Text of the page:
Certain firms perform nothing but project work; large construction companies fit this model. The majority of their organization is devoted to specific projects. On the other end of the spectrum, utilities are operations-oriented. The majority of companies, however, conduct ongoing operations and projects. Choosing an organizational style that supports projects has never been easy. After all, if a project happens only one time, requires a unique mix of people, and has a unique reporting structure, how can any firm create an organization chart that will last beyond the end of the next project?
While projects can play havoc with organization charts, over the years there have been some classic organizational responses to the project environment. The following spectrum of organizational styles favors ongoing operations on the one end and projects on the other.
Function-driven firms are organized around primary functions such as advertising, engineering, information systems, manufacturing, and human resources. With this organizational style workers have one manager who both assigns and monitors their work and handles administrative tasks, such as compensation. Projects within functional groups pose no organizational problems, but projects that span functional groups are arduous to manage because project managers have no functional authority and must work through the functional managers to assign, monitor, and coordinate work.
Matrix organizations are required when many projects span functional boundaries. This structure gives authority to both project managers and functional managers by having both of them report to the same executive. Functional managers will be involved in deciding who will work on project teams and will maintain responsibility for long-term administration issues. Within this organizational style project managers assign, monitor, and coordinate work among the project team. The main problem with the matrix organizational style is that every person working on a project has two bosses—and if these people work on more than one project they will have even more.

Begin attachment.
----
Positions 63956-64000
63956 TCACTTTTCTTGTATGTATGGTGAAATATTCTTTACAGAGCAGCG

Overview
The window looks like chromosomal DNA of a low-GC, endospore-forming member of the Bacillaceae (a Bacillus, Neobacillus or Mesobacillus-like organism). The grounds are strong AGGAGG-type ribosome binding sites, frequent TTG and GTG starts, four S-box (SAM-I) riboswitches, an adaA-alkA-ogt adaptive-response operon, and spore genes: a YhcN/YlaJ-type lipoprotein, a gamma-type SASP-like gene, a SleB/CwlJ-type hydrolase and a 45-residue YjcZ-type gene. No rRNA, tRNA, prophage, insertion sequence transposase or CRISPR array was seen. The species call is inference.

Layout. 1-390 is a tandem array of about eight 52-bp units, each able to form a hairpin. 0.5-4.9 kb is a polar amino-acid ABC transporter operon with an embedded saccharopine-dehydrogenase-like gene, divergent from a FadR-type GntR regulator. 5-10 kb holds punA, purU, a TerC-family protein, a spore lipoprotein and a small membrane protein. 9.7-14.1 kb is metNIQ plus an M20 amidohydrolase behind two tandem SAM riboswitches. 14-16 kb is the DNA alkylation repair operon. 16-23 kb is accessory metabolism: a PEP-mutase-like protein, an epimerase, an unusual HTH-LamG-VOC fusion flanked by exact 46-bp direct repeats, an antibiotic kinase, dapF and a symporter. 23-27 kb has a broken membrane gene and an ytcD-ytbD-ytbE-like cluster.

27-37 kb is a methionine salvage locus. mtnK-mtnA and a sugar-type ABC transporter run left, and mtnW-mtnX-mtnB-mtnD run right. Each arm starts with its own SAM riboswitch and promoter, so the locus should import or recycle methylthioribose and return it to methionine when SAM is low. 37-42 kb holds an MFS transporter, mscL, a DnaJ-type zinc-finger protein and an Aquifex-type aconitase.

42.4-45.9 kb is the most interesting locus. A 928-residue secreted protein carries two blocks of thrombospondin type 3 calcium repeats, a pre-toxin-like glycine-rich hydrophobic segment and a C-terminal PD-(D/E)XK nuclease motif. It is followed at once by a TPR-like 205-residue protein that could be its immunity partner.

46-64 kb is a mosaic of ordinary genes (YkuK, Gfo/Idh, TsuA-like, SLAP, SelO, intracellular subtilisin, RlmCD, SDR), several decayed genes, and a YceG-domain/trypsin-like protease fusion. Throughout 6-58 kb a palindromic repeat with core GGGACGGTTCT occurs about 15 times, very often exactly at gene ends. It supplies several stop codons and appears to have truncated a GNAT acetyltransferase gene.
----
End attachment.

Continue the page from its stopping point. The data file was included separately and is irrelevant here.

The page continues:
Project-oriented organization is appropriate for firms that work on large, long-term projects. Rather than finding projects within and among functional departments, functional departments exist within the project. Project-oriented firms (also called projectized firms) may have redundant operations among multiple projects, but they’re willing to put up with that organizational inefficiency in order to maximize management effectiveness on the project. For example, in the heavy construction industry, such firms set up an entire organization for managing every aspect of their enormous projects.
Another style of project-oriented organization is the program. Programs consist of many related projects, but unlike a single project, they have no specific completion date expected. For example, when Boeing develops a new model aircraft, the company establishes a program that is responsible for everything from selling the aircraft to developing customer service processes—a wide variety of separate but related projects.
A variation of the program is a product-oriented structure, which uses the firm’s products as the driving organizational factor. Product-oriented organizations replicate functional disciplines such as marketing and product development for each product organization. An example is a software company that has marketing, development, and testing personnel assigned to specific product groups, such as word processing and spread-sheet groups.